Kurt Fearnley will be joined by teammates Jake Lappin and Sam Rizzo in the men’s T54 1500m final at the Commonwealth Games, after the trio delivered controlled performances in today’s heats at Carrara Stadium.
Lappin (3:11.72) broke the Commonwealth record on his way to victory in heat one with Rizzo (3:12.91) finishing fourth, before Englishman Richard Chiassaro (3:05.07) just edged in front of Fearnley (3:06.72) in heat two to reset Lappin’s record.
Fearnley said he was content to sit just back from Chiassaro for the final 250m and conserve his energy for tomorrow night.
“That was just about relaxing and finishing in the top three [to automatically qualify],” Fearnley said. “I would have loved to have a crack at Richard, but when he got away, there was no point chasing him today.
“The soreness is waiting and it’s tomorrow’s problem. Today, it was just about getting the job done.”
Fearnley has been a prominent figure for the 2018 Commonwealth Games and he has indicated it will be the last time he wears the Australian green and gold at a major international event. And if he needed a reminder of the way he is revered by the Australian public, his introduction to the crowd before his race left him with no doubt.
“How good is a home Games. I forgot how amazing it is to push in front of a big, boisterous Aussie crowd. Mate, it’s like I’m pushing in front of 10,000 Fearnleys,” he said.
But Fearnley knows sentimentality will count for nothing in tomorrow’s final.
“Sometimes the racing Gods decide, but I’m in good form, in a good headspace and I’ll give it a good crack.
“Never count your chickens. I’m in good nick, but I’ve got to race smart.”
Lappin could not have been more impressive in his heat. The 25-year-old Victorian was perfectly positioned the entire race, just back from the lead, while his rivals jostled for clear space out in front. It was Rizzo who did the lion’s share of the work.
And when it was time to raise the tempo for the dash to the line, Lappin made his move and powered home. Post race, he looked relaxed and ready to spoil Fearnley’s farewell party.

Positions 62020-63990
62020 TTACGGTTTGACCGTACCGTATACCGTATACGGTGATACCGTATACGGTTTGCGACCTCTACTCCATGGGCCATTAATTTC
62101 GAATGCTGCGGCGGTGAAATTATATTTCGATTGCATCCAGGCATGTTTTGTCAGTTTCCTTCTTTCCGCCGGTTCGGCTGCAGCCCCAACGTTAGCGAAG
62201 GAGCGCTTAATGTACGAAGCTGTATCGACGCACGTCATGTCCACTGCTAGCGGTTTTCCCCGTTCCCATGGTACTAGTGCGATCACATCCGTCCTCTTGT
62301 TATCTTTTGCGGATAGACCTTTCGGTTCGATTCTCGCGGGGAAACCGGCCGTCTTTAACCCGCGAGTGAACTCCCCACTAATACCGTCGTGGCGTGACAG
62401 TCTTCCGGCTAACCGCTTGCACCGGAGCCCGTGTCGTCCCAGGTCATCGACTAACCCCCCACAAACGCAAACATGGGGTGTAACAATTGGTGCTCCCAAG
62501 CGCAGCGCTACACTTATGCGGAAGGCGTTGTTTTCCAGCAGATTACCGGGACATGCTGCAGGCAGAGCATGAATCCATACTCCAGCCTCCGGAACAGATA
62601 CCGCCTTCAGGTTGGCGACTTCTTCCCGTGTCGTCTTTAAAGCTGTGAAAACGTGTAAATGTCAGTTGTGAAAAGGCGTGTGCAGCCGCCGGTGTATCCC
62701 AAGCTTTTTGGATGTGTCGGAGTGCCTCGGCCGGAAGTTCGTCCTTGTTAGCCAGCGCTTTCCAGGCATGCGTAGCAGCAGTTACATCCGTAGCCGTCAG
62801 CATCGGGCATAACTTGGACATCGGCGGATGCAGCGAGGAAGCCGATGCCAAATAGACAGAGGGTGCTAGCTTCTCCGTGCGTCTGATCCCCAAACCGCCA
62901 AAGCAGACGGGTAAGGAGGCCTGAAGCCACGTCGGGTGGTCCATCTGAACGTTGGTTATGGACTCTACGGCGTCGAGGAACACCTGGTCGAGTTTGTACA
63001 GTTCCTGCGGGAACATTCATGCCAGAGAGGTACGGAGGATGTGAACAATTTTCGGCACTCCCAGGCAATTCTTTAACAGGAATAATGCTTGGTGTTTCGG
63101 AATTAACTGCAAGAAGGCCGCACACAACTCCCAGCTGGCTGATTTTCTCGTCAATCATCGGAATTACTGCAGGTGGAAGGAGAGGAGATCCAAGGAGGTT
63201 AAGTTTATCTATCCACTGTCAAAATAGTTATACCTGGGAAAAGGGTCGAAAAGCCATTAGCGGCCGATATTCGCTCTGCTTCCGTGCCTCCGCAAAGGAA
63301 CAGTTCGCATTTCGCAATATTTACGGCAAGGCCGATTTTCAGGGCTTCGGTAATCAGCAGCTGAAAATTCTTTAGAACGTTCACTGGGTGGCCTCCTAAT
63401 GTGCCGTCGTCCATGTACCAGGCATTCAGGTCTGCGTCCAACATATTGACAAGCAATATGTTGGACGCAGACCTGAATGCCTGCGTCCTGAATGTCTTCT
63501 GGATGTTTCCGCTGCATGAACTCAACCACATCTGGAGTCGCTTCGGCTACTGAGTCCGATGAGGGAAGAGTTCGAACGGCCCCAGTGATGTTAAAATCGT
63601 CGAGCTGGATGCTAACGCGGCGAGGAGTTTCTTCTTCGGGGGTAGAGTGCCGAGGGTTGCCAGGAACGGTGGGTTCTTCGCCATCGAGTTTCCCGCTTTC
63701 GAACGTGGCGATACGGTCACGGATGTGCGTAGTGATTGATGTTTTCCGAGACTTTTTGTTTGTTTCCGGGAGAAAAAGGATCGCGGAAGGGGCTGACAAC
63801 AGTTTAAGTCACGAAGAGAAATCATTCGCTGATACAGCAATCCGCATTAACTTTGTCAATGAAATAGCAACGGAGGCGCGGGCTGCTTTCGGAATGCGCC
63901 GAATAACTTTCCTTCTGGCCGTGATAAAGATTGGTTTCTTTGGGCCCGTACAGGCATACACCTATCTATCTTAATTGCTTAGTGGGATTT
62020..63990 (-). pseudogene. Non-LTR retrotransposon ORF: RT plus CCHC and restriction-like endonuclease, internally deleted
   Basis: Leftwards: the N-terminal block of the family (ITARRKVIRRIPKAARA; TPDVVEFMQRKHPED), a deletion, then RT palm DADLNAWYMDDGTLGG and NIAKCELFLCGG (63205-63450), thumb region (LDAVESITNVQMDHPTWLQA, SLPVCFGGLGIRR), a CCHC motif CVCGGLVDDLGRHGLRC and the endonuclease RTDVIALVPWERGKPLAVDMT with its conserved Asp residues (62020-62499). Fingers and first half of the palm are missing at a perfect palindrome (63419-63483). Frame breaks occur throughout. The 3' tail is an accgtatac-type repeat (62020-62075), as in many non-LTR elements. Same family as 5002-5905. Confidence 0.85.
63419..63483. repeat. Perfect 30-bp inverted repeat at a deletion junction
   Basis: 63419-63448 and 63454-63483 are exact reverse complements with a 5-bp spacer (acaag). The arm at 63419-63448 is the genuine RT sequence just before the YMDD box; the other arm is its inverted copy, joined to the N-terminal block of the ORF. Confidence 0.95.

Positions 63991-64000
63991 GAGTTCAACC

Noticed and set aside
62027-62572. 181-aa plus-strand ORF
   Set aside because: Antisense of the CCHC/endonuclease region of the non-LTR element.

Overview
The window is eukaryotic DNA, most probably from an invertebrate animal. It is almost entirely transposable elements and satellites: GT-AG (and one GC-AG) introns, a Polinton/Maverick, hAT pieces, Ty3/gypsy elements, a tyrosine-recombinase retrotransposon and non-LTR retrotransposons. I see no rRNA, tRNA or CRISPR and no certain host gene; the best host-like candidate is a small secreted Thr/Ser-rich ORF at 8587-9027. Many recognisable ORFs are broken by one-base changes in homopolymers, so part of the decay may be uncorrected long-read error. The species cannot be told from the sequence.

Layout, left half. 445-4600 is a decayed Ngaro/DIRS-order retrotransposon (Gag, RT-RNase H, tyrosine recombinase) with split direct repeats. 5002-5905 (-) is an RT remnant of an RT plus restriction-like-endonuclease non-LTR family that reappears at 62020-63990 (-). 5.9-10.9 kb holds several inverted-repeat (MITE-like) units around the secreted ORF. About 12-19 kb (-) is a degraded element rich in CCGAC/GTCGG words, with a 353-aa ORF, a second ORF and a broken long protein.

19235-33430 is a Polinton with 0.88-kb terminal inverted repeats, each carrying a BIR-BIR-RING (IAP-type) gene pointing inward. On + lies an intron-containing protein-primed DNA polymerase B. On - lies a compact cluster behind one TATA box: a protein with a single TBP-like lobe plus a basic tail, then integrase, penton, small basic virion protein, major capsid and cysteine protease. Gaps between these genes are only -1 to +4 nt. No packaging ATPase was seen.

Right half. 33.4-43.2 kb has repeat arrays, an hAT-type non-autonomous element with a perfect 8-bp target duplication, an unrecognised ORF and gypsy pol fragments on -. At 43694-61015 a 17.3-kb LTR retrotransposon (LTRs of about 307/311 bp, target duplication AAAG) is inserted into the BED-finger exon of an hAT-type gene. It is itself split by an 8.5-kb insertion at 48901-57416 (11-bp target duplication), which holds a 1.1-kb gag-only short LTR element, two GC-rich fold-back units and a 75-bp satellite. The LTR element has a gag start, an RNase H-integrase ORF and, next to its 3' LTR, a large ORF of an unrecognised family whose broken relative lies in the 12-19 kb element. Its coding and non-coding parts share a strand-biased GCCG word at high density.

“Every time I get to race Kurt, it’s always pretty awesome so I’m just happy to race him again in front of a big crowd,” Lappin said.
“He’s an awesome dude. I love racing him.
“I just tried to stay out of trouble today. I wanted to make sure there were no crashes up front and just gave it a crack when I had to.
“I didn’t want to get hurt at all for the final tomorrow. Just wanted to stay as comfortable as possible and give it a good push at the end.”
Today’s heats also marked the first appearance of 17-year-old Victorian Rizzo in a major international race at senior level.
Coached by wheelchair racing legend and Paralympic gold medallist Richard Colman, Rizzo is an exciting prospect and has his sights set firmly on Tokyo 2020.
“Being eight-years-old and watching the Paralympics on TV, watching my now coach Richard Colman, it was always a dream of mine to represent my country at a Commonwealth Games or the Paralympics so I’m already halfway there,” Rizzo said.
“And to go out there on track at a home Games, at my first open championship, just like how Kurt Fearnley started [in Sydney 2000], I really couldn’t have asked for anything more.”
He now gets to race Fearnley for a Commonwealth Games medal.
Australians Angie Ballard, Madi de Rozario and Eliza Ault-Connell will contest the women’s T54 1500m final at 8:05pm tomorrow, before the men’s final takes place at 8:27pm.
Story: Tim Mannion, APC Media
Photo: Cameron Spencer/Getty Images